[techbooks] "Moonfall", Jack McDevitt
- BKMONFAL.RVW 990612
"Moonfall", Jack McDevitt, 1998, 0-06-105112-8, U$6.50/C$8.50
%A Jack McDevitt
%C 10 East 53rd Street, New York, NY 10022-5299
%I HarperCollins/Basic Books
%O U$6.50/C$8.50 fax: 212-207-7433 fax: 212-207-7222
%P 544 p.
Watch out! It's a comet, come to wipe out ... no, not the earth.
Just the moon. Then bits of the *moon* wipe out the earth.
Wonderfully sympathetic characters. Interesting twist on an old
premise. A bit *too* much tension: by the time the hero survives the
cataclysm you begin to wonder why half the book is left, and by the
end you are almost willing for everyone to die, just so long as the
darn thing finishes! (Along the way a few too many of the plot twists
are telegraphed well in advance: not a lot come as any surprise when
they do show up.)
An awful lot of people from NASA and other space institutions get
thanked. In many areas careful research is evident. A number of
astronomical, astrophysical, and cosmological facts are presented
correctly. Readers of the RISKS-FORUM Digest would be quite happy
with the fact that it is small errors, in combination, that create the
biggest problems. However, when the plot action starts happening, all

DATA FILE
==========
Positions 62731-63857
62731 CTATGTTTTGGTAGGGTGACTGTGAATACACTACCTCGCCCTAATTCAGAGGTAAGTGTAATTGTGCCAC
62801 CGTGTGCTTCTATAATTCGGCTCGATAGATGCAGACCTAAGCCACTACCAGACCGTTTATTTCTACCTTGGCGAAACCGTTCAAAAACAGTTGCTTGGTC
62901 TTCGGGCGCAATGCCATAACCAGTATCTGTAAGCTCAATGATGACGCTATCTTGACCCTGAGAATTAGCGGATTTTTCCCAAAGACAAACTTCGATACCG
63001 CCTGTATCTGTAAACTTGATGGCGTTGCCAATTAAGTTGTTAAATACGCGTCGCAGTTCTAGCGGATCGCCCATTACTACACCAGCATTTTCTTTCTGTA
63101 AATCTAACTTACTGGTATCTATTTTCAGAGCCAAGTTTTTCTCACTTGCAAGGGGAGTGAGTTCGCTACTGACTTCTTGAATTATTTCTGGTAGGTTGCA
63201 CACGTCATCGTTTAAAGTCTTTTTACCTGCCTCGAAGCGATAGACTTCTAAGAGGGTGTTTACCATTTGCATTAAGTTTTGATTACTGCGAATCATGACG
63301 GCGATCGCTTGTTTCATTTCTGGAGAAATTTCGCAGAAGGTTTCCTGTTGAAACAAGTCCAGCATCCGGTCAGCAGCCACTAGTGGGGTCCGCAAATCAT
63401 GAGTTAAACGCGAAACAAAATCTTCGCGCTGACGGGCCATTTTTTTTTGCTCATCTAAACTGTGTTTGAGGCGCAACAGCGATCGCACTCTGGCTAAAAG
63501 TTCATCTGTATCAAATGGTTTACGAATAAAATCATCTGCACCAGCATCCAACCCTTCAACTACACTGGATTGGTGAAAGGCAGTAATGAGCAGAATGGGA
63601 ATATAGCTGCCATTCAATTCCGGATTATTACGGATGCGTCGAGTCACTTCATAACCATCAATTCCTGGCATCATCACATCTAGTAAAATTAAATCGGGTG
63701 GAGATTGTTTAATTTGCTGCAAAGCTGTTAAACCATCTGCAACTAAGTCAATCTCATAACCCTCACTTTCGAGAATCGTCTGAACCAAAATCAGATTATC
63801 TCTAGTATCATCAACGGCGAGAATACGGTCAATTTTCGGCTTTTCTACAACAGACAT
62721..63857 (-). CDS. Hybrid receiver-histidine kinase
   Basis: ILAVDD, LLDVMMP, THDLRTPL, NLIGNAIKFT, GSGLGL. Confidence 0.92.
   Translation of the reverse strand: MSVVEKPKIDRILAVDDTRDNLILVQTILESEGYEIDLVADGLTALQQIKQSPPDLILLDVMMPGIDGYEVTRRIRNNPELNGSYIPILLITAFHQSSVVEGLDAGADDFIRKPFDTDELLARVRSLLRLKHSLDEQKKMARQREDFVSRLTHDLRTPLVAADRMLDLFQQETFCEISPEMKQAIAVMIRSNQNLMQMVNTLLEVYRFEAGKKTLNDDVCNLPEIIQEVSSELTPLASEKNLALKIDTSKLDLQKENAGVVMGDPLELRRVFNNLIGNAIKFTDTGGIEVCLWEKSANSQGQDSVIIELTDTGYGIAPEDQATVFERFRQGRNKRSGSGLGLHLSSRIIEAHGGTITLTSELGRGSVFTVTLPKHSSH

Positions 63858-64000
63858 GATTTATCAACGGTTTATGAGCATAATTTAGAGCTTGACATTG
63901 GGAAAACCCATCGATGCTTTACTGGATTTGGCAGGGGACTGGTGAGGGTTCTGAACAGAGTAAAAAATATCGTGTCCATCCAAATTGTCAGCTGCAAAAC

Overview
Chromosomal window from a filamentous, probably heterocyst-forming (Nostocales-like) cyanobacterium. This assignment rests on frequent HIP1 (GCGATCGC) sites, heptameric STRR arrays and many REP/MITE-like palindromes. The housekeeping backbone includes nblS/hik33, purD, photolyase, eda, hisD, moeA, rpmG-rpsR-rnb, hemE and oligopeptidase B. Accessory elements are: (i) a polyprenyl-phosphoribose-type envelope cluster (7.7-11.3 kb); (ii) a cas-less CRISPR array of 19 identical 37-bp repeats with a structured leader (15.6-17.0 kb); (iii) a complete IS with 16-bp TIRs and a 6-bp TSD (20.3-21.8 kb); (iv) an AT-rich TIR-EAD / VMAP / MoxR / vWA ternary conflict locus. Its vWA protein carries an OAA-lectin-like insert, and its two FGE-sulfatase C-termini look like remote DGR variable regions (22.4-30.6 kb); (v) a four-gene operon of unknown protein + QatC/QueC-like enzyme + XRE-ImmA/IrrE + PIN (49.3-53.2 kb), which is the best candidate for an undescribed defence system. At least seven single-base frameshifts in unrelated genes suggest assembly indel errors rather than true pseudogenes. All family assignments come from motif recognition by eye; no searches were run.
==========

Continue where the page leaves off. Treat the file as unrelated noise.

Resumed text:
the careful research goes out the window.
A major factor in the plot are a number of "single stage to orbit"
spaceplanes. The space station seems to have an inexhaustible supply
of fuel for them. However, the idea behind an SSTO is that while it
uses a huge amount of fuel to get up, it needs almost nothing coming
down. There just wouldn't be any reason to have that much fuel on
Now, despite what "BattleStar Galactica," "Starship Troopers," and
other quality training materials may show you, fireballs do not
billow, nor do clouds roll, in the vacuum of space. Absent the fairly
minor curvatures imposed by gravity, and the effect of the odd
collision, everything in space moves in pretty straight lines,
including light, hot gases, and rocks of whatever size. Shockwave
"fronts" do not exist in space. Dodging debris would be a zero sum
game, since unless every piece had the same velocity, in which case
matching speed once would take care of everything, decreasing your
delta-V with respect to one chunk would tend to increase it with
respect to something else.
Also, having achieved the relative safety of earth orbit in concert
with some of the bits that were going your way would give scant
relief: shortly you would round the earth and start heading into a
bunch of stuff going the other direction. Orbital dynamics is not a
real strong point in this book. The biggest error, though, is granted
to the biggest piece of rock. POSsible IMpactor number 38, dubbed
Possum in the book, makes two very exciting passes on an elliptic
orbit around the earth. The first one is definitely east to west,
while orbit two is west to east ...
copyright Robert M. Slade, 1999 BKMONFAL.RVW 990612
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